The anodes formed from the niobium powders of the present invention are preferably formed at a voltage of less than about 60 volts, preferably from about 30 to about 50 volts, and more preferably at about 40 volts. Lower forming voltages are also possible, such as about 30 volts or less. Preferably, the working voltages of anodes formed from the niobium powders of the present invention are from about 4 to about 16 volts and more preferably from about 4 to about 10 volts. Also, the anodes formed from the niobium powders of the present invention preferably have a DC leakage of less than about 5.0 na/CV. In an embodiment of the present invention, the anodes formed from some of the niobium powders of the present invention have a DC leakage of from about 5.0 na/CV to about 0.50 na/CV.
With the high capacitance niobium powder, higher forming voltages and higher working voltages can be used, such as from about 50 to about 80 volts formation and from about 10 to about 20 working voltage. Also, an additional benefit of the present invention is the improvement in DC leakage, i.e., stable or lower DC leakage as the BET of the niobium increases.
The present invention also relates to a capacitor in accordance with the present invention having a niobium oxide film on the surface thereof. Preferably, the niobium oxide film comprises a niobium pentoxide film.
Besides niobium, the present invention is applicable to any metal which can be milled, such as valve metals including tantalum. The resulting benefits, such as higher BETs, higher capacitance of the anode formed from the metal powder and/or the related forming voltage, working voltage, and improved or stable DC leakage are also considered part of the present invention.
The capacitors of the present invention can be used in a variety of end uses such as automotive electronics; cellular phones; computers, such as monitors, mother boards, and the like; consumer electronics including TVs and CRTs; printers/copiers; power supplies; modems; computer notebooks; and disk drives.
The present invention will be further clarified by the following examples, which are intended to be exemplary of the invention.
CAPACITANCE METHOD A: Flake CV/g Electrical Measurements
 Anode Preparation:
Electron beam produced niobium ingot was hydrided by heating the ingot in a vacuum of 10−4 torr to 1050° C. holding at 1050° C. for 15 minutes, and then cooling the ingot under vacuum to 600° C. Once the ingot reached 600° C., particle pressure hydrogen was lowered into the furnace chamber at 200 scfh and ingot was cooled under partial pressure hydrogen flow over a period of 48 hours. The vacuum was then pumped down to −28″ mercury and then backfilled with argon to −5″ Hg. The pressure was maintained until the temperature, as measured by a work thermocouple, stabilized. Air was gradually introduced in increasing pressure such that the work temperature did not rise. The embrittled ingot was crushed into angular powder in a jaw crusher and impact milled and then classified to 5 by 80 microns in an air classifier. Hydrogen was removed from the size-reduced hydrogen-containing particles by heating the particles to 700° C. in a vacuum until pressure was no longer affected by hydrogen being emitted from the particles.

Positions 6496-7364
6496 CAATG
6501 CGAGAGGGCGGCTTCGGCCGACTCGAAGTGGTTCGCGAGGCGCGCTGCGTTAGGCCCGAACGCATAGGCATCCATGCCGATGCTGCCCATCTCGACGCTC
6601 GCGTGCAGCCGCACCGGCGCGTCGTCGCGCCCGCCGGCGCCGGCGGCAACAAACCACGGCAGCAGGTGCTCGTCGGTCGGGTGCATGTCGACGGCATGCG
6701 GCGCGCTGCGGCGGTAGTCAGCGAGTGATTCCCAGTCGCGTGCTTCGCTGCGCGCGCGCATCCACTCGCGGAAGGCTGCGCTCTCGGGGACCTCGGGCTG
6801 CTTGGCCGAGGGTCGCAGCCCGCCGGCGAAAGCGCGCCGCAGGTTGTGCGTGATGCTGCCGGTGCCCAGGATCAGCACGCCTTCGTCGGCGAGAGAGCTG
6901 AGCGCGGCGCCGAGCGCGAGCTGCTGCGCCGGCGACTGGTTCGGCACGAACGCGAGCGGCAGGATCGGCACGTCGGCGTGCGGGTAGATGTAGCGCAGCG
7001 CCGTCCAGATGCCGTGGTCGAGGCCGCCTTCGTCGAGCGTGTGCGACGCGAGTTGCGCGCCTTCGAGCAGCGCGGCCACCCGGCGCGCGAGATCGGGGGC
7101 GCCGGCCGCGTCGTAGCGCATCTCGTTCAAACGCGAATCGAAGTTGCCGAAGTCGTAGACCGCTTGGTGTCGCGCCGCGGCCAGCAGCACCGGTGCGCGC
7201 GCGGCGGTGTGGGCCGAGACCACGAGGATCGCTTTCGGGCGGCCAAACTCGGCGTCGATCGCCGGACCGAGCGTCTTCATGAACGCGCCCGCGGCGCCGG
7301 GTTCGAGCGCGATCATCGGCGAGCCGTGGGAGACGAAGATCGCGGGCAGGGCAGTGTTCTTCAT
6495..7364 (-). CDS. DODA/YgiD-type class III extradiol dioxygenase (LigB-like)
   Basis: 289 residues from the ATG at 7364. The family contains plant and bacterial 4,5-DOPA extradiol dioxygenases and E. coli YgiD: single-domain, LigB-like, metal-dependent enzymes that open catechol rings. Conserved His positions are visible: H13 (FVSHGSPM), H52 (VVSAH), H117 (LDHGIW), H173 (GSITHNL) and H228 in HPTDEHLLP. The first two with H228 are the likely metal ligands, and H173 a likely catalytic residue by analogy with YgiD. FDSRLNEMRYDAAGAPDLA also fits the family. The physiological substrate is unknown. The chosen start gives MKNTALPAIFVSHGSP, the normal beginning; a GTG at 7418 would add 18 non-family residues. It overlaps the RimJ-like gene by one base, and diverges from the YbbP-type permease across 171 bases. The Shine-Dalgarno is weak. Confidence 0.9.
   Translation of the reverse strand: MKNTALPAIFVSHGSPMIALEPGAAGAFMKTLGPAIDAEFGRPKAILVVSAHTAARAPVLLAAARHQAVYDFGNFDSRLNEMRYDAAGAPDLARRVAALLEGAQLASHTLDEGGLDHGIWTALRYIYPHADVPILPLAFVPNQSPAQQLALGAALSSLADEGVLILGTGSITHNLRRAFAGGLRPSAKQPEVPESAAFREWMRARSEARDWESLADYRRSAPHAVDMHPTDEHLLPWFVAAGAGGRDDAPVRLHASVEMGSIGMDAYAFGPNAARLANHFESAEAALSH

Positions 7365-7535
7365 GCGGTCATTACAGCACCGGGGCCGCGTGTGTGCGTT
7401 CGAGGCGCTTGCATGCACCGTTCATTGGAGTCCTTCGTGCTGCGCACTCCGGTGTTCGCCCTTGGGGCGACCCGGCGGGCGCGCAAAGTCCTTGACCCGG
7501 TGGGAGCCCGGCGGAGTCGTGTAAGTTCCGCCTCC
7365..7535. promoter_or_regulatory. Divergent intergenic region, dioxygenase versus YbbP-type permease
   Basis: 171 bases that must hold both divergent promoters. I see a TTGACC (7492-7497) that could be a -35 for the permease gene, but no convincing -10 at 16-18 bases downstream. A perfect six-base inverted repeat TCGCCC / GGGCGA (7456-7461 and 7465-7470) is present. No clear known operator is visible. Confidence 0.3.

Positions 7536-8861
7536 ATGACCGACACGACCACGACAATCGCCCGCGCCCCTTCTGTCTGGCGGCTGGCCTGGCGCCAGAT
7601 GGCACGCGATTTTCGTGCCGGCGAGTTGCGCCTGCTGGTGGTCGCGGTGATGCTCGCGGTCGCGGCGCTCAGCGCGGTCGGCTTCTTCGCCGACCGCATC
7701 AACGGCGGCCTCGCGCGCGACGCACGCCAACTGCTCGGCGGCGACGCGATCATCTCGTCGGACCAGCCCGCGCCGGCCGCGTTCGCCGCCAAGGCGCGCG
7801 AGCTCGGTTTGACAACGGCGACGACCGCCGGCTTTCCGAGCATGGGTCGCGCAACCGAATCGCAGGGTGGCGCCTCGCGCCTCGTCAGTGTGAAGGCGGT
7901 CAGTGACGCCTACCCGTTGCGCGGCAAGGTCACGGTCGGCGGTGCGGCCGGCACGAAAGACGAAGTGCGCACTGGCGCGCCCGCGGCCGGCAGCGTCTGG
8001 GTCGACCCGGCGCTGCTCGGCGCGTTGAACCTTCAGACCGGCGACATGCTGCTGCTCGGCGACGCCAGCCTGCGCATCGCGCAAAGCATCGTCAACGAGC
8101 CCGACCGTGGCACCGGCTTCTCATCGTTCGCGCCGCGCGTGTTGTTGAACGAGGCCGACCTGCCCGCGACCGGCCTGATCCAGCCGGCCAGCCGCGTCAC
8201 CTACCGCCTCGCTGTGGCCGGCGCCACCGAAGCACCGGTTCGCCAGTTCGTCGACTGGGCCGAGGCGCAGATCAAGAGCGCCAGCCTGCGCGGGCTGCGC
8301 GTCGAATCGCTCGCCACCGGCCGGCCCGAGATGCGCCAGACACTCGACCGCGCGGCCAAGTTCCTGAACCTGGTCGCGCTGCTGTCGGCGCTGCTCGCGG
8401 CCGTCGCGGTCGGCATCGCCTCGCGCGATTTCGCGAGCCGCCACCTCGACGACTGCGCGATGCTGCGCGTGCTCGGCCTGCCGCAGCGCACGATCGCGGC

The degassed angular powder was then processed in a 30-S Szegvari attritor stirred ball mill (130 rpm for about 6 hours) where powder dispersed in 15 gal. ethanol medium and 1000 lbs. 3/16″ 440C. stainless steel medium was formed into flaked powder by the impact of stainless steel balls moved by the action of rotating bars. After this initial milling, the flaked niobium powder upon measurement had a surface area of about 1.5 m2/g. The flaked niobium powder was then magnesium deoxidized using about 4 to about 6% magnesium by weight of niobium. The magnesium deoxidation occurred at a temperature of about 800° C. and for about 60 minutes. The flaked niobium powder was then removed and acid leached to remove any residual magnesium. This acid leaching was accomplished by creating a slurry containing 40 lbs. of niobium flaked, 400 g/lb. of deionized ice, 200 ml/lb. nitric acid, and 2 ml/lb. hydrofluoric acid and straining and rinsing to a conductivity of 50 μhos. The flaked niobium powder was then reintroduced into a 1-S Szegvari attritor stirred ball mill and further milled in accordance with the parameter set forth in Table 1 for each of the examples. In each of the examples, the average ethanol slurry temperature during the milling was approximately 85° F. and the milling speed was approximately 350 rpm. The variables for each of the examples are set forth in Table 1 as well as the results. In each of the examples set forth in the Table, 0.5 pounds of deoxidized flaked niobium powder was balled milled using 40 pounds of 3/16″ 440C stainless steel media in ⅔ gallon of ethanol and optionally with stearic acid in an amount of about 1% wt (2.5 g).